Chris, you seem to have a better grasp of probabilities, but otherwise you're doing exactly the same thing. It's really bizarre.

Pat, I’ll say it again... when multiple people are misinterpreting you in exactly the same way which is more likely?

Chris, I'll say it again: When we covered this, I told you I considered that, and gave four reasons contrary. And I can think of a 5th one: On technical issues, the crowd's answer tends to be completely orthogonal to the correct answer. To press your case, you'll need to present a case, not just make an unsupported assertion.

And I’ll sum it up again +1 may increase the odds of success by 50%, but they’re also only reducing the odds of failure by 5.7%, which isn’t terribly meaningful at all.

The fact is that when people look at a bonus they aren’t looking at how much it improves your odds by, they’re looking at what the new odds are. They aren’t seeing “my odds of success have gone up by 50%” they’re seeing “my odds have gone from 10% to 15% and so that +1 might matter once in 20 rolls.*”

You’re stuck on arguing the equivalent of “you’ll halve your odds of heart disease if you stopped eating meat” as statistically significant, while everyone else sees “meat = 0.2% chance; no meat = 0.1% chance” and getting a cheeseburger.

No one is arguing your numbers are right; we’re arguing your numbers aren’t important to how people are evaluating success/failure and when most people say “my odds have gone up 5%” what they actually mean is “this distribution of possible results on this particular roll has a 5% greater chance of success and a 5% lower chance of failure than a distribution without the +1 bonus added to it.”

Only “my odds have gone up by 5%” is faster to say and most people know exactly what the speaker means by that and don’t feel compelled to correct them for it.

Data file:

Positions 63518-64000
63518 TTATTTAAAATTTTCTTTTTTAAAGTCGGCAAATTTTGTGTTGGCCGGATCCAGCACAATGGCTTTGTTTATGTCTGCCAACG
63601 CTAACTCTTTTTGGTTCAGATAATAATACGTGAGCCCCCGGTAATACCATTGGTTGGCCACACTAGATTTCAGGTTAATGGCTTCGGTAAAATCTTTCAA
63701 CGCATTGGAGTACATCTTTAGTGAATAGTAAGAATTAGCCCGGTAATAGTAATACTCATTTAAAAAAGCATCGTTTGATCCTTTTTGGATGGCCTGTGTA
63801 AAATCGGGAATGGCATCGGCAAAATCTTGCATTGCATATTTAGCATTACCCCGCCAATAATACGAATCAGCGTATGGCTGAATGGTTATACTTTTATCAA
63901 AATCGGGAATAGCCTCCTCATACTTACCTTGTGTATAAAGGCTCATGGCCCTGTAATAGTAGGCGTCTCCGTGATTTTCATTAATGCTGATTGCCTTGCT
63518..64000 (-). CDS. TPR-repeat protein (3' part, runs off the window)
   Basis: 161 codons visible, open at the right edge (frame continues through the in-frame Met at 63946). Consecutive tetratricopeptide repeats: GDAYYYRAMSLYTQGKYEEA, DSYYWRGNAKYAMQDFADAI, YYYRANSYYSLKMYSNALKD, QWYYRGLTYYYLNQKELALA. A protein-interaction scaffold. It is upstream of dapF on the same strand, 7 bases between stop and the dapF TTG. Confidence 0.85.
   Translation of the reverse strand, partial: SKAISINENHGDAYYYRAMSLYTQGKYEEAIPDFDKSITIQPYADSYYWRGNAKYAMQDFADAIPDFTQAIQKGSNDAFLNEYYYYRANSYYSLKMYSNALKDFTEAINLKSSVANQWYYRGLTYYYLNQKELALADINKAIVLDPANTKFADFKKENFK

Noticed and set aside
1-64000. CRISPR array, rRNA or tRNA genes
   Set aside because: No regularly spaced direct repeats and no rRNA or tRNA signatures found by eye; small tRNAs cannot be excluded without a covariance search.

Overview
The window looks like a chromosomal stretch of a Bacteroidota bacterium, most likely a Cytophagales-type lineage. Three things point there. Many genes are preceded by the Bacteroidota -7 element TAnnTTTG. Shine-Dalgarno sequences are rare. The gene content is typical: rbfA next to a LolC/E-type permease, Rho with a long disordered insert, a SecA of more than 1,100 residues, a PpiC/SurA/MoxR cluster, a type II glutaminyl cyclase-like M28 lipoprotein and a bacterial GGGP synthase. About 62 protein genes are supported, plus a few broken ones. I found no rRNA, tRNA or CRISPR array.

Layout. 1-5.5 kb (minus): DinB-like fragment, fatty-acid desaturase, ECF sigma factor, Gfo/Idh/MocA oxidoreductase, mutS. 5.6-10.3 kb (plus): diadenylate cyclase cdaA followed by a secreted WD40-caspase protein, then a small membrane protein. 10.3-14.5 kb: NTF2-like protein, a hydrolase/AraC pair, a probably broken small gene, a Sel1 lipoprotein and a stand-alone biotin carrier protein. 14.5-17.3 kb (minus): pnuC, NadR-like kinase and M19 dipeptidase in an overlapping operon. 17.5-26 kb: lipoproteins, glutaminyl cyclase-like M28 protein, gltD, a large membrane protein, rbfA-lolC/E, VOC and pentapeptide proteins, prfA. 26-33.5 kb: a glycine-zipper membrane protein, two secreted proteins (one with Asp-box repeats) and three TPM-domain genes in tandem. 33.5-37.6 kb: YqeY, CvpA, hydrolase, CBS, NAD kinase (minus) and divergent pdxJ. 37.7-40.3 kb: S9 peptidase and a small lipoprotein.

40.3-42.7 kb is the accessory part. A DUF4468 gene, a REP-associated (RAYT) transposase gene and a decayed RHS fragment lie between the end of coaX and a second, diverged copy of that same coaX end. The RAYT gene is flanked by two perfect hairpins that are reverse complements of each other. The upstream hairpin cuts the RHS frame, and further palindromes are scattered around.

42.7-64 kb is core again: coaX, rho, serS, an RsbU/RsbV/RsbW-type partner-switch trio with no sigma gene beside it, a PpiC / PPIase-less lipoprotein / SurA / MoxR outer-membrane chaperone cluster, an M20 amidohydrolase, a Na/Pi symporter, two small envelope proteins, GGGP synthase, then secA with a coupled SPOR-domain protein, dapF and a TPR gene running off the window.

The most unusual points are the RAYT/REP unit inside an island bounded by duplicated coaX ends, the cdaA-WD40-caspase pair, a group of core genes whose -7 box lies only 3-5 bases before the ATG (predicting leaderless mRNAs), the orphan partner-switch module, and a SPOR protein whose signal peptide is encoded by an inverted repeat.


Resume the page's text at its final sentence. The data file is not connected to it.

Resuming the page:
* or matter after only 5 rolls or not matter in 40 rolls because the flat probability of a d20 will only get close to the mean in many times 20 rolls... the odds of actually getting a perfect distribution of every one of the twenty results over the course of 20 rolls is astronomically small.

Now that appears to be a reason, but I doesn't seem to make much sense.

Let's start with your first one. If you're at the place on the scale where a +1 increases your chance of success by 50%, that's huge. If it's an attack, you're increasing your damage output by 50%. That it only reduces the chance of failure by a smaller amount is irrelevant. What is relevant is that, if your improved chance of success is only 3 in 20, then the game will be very swingy. With only a 15% chance of hitting, your damage output will vary a lot, with long stretches where you do no damage at all, and then a big jump when you hit. In contrast, someone with the same average damage who hits 85% of the time will be the slow and steady type, dealing out a smaller amount of damage fairly consistently over time.

In fact, that's one of the design strengths of old school D&D. You don't just get new powers as you level up, but the very nature of attacks and damage shifts, as you move from a highly swingy game to a more stable and consistent one. This creates a lot of variety in play, over the course of a PC's career.

You addressed the swinginess, but what does that have to do with looking at the probabilities? They're separate issues, and both are important for determining how a game plays out. It's like I tried to explain the Pythagorean Theorem, and someone objected that the walls are too thin to bear the load. That may be a valid issue, but the one doesn't contradict the other in any way. The frequency a bonus comes into play is the same: Valid, but not directly related to anything I said. The same is true regarding player perceptions, and how they relate to the game mechanics.

So why the objections with what I'm saying? I'm talking about a set of tools for correctly assessing changing chances of success or failure. I haven't made any grand claims that it's the only important factor. It's like there's some instinctive aversion to even allowing someone to talk about the matter.

It's also irrelevant that people make blatantly incorrect statements in casual conversation. I'm discussing a technical issue, and in that context, being precise is useful, and statements that are incorrect should be corrected. Again, it's perfectly valid to talk about how players perceive things, but it's not an objection to anything I said.